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Preserving the Past, Building a Future

Thoughts on SU's Re-Launch

Note: this is a slightly technical article about the nuts and bolts of SU. I try not to veer too far into geek territory, but keep that in mind.

As you've probably noticed, Screenwriter's Utopia has had a minor facelift recently. Okay, a bit more than minor. The old system was creaky, prone to breakage, and needed to be replaced.

Once you get to a certain point, however, the momentum of what you're using can force you into lock-in. But that doesn't mean it's impossible. For example, you could, if you wanted to, move to something other than Final Draft for writing your screenplays. Their FDX or FCF formats are easy to work with. That's assuming whatever you moved to could handle importing your screenplays. Now imagine that it's up to you to build it.

Privacy and Security

First, a new design had to be put in place. It to be modular, easily extensible, and with simplicity as key. But most importantly it had to take security and privacy into account first. That's why I integrated SU's signup process with Stop Forum Spam to keep spammers and spambots out of the system. In addition, I took further countermeasures such as Negative CAPTCHA and a few other security checks that will help add a tiered defense and make the site more secure.

Privacy is a big deal to me. That's why accounts are set to Private when you sign up. You're here, you want to comment or post in the forums, great. But that doesn't necessarily mean you want every Tom, Dick, and Harry trying to ping you.


The next priority was ensuring that all of the articles over the years were preserved and transferred into the new system. We're talking almost 3,000 articles (as of this writing) going back to the late 90s, complete with images and other associated data. Not terribly hard, but it was something of a mess underneath. SU has undergone so many different changes over the last few decades in multiple formats. That legacy cruft needed to be addressed, and I think it was for the most part.

Making them searchable and browsable was important. With literally thousands of articles (and counting), there's quite a bit of history, and people need to be able to get to that bit of history without jumping through a lot of hoops.

It also seemed like a good idea to open it up for any SU member to submit their own articles. It wasn't a tough call. I'm glad Chris didn't fight me too much on it.

Reclaiming Old Accounts

There were a lot of accounts left over from the old system. I was able to quickly make a way for people to reclaim their old accounts. However, the reclaims petered out and we were fairly certain anyone wanting to reclaim an account had done it. After four months we decided it was best to delete those relaimable accounts and move forward with the new system.


Honestly, I felt I couldn't write this article until I had the new forums up and running. They may look like something off-the-shelf, but they are built from the ground up. Why would I do that? For one thing, and this is from not only my own experience but countless others, the off-the-shelf forum solutions are easily hacked within minutes of going online. Minutes. And that's even after following the manual's steps on how to secure it properly.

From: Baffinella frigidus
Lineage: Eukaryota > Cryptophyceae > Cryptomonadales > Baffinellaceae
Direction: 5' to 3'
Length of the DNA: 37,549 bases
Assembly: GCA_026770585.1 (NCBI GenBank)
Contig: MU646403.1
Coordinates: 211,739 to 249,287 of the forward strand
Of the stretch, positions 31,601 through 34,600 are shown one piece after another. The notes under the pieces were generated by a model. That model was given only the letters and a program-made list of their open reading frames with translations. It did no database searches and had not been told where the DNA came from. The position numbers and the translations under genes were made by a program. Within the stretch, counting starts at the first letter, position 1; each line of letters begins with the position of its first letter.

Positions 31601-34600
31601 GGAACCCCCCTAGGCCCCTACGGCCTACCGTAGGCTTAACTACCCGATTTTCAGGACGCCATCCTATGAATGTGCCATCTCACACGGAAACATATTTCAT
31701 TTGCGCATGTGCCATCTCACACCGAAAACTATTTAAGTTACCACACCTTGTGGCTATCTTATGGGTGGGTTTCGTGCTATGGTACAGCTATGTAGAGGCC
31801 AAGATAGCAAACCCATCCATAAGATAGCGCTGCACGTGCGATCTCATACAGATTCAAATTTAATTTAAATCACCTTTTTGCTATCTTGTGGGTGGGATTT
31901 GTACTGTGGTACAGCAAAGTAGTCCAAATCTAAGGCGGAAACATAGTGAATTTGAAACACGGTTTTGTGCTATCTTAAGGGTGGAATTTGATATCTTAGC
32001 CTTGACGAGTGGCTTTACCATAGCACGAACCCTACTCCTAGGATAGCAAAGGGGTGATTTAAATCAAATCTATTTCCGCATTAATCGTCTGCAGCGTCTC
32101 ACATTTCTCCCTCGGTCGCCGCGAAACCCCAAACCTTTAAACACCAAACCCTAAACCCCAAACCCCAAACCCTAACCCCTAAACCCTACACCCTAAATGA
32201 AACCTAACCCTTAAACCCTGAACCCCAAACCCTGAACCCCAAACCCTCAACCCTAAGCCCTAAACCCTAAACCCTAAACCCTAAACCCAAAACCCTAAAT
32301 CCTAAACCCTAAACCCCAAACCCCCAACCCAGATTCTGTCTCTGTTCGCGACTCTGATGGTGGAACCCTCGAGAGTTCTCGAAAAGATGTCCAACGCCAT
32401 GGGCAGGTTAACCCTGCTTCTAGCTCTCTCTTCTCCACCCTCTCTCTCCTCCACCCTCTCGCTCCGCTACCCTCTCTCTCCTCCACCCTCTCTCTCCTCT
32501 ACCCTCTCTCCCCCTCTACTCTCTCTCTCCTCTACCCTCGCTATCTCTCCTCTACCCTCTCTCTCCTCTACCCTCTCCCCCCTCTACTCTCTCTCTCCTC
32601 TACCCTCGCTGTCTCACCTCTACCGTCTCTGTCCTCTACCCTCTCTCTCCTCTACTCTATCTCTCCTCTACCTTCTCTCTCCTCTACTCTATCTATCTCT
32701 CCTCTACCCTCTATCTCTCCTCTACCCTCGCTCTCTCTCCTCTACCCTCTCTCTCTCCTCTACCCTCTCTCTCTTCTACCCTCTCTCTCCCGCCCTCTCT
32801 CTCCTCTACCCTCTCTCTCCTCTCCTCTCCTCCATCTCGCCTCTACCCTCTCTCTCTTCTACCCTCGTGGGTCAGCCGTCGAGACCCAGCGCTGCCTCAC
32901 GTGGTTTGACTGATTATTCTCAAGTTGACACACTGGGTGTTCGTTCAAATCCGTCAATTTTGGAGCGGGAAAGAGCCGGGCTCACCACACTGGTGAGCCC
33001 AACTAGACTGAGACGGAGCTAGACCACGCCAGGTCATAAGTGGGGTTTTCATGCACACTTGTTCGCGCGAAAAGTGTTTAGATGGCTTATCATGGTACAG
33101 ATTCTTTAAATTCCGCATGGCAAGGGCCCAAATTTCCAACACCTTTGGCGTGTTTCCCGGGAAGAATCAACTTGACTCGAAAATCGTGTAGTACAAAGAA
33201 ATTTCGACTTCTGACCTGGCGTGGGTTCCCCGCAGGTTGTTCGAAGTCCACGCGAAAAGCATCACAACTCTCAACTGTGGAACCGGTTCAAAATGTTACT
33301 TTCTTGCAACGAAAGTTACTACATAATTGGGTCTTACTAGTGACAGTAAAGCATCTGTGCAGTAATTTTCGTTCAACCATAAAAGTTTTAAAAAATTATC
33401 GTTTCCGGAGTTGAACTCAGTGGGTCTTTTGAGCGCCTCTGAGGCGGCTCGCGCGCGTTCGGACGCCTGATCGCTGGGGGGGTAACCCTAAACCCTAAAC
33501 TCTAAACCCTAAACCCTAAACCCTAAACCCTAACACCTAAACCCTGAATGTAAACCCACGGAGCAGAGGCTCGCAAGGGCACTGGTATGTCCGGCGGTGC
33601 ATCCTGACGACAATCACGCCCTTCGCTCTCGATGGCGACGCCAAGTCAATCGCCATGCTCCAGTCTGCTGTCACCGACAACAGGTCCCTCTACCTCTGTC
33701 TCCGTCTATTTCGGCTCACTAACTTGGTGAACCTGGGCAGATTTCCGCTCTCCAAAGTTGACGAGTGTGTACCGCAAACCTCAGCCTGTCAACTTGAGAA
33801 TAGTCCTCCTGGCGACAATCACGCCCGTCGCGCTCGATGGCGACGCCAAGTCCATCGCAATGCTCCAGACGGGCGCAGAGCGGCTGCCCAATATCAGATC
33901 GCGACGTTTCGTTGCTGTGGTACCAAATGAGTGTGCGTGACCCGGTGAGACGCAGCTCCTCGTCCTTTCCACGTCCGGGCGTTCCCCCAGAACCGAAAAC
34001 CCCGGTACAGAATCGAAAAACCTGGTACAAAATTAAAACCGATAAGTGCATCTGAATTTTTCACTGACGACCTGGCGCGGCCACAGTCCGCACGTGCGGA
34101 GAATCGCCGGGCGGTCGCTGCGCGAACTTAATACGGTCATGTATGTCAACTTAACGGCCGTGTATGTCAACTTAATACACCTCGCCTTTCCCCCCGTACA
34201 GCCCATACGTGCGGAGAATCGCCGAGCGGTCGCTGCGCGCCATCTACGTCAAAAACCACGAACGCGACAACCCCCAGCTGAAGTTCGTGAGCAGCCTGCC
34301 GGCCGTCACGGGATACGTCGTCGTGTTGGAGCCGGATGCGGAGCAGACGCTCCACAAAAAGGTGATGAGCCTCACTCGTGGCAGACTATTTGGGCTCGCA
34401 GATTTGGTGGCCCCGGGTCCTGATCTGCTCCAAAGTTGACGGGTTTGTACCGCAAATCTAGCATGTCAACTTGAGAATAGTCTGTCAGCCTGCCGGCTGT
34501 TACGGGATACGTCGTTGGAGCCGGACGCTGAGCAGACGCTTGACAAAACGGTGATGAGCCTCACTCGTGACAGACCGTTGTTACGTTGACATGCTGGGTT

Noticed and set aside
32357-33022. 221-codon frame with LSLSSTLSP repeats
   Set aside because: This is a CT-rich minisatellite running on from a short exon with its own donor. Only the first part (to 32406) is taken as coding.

Going back to the first mantra of making it secure and safe for users, it was a no-brainer for me to roll our own. It make look and function just like those you're used to, but underneath it's something entirely different. At the very least, if it is hacked, the data that can be pulled out is minimal due to the compartmentalization of information.

The old forum data is still archived and preserved for now. While I could have taken the time to port that data over into the new forums, I feel that a clean break is better at this point.

It's Never Perfect

I know SU will always be in need of something new. The code running it has been beaten to death on a test system long before it reaches the public. That is a big change from the seat-of-our-pants approach we used to take with

That said, no system is ever bugproof. When one appears, I will make sure it is addressed. However, with the rigorous testing regime in place now, it may take a little longer to get that fix out. Doing it this way ensures that the code is more rigorous and not in need of more work later. A little more work now to do less work later.

What About... ?

Getting SU's main system up and running was the first big goal. The Script Database, Script Swap, and a few other big features of the site are next on the radar. We have some big plans for Script Swap in particular, but I'm not quite ready to address those yet in public. Rest assured that the big picture is being looked at.

About the Author

Devin was born in Brunswick, Georgia, in 1978. Growing up watching countless horror films due to many childhood maladies, he harbored a love of writing with an active imagination.

Even through high school and college, graduating with a degree in Computer Science, he pursued his study of screenwriting, culminating in the production of The Cursed in 2007.

He is also the author of two books on screenwriting: Horror Screenwriting: The Nature of Fear and A Practical Handbook for the Screenwriter and has contributed several short stories to the anthologies 100 Stories for Queensland, Eighty Nine, and From Stage Door Shadows.

He is currently working on the web series Asphalt She-Wolves, as producer and co-writer, and also another book.

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